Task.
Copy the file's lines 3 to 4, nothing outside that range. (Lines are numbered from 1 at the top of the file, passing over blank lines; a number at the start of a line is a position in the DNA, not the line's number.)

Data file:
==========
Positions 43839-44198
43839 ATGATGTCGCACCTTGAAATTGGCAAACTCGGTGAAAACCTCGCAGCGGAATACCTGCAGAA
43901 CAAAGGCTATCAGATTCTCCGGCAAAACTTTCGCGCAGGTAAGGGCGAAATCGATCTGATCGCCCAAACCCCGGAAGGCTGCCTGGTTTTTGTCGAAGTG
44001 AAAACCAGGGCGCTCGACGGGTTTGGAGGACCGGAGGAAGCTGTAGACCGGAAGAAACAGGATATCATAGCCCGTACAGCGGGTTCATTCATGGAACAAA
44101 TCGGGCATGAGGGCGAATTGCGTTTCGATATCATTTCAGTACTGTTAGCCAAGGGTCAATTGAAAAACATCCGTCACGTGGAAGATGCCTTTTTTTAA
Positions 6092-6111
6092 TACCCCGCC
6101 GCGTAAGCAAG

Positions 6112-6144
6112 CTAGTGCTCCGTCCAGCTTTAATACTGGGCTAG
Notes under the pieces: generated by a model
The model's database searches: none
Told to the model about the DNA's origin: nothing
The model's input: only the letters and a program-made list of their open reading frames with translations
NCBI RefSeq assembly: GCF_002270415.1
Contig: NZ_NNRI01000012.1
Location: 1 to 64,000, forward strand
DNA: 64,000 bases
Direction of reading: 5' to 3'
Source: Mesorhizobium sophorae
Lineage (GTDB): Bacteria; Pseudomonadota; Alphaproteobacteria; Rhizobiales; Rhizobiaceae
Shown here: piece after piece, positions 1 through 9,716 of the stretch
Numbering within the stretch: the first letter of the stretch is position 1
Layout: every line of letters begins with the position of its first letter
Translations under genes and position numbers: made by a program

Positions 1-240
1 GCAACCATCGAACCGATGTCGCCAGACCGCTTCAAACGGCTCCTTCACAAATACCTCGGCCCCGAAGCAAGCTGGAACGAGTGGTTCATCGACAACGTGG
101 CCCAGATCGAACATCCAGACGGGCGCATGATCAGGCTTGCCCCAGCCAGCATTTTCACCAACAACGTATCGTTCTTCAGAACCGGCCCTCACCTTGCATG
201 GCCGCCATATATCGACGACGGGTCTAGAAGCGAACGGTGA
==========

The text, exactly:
43901 CAAAGGCTATCAGATTCTCCGGCAAAACTTTCGCGCAGGTAAGGGCGAAATCGATCTGATCGCCCAAACCCCGGAAGGCTGCCTGGTTTTTGTCGAAGTG
44001 AAAACCAGGGCGCTCGACGGGTTTGGAGGACCGGAGGAAGCTGTAGACCGGAAGAAACAGGATATCATAGCCCGTACAGCGGGTTCATTCATGGAACAAA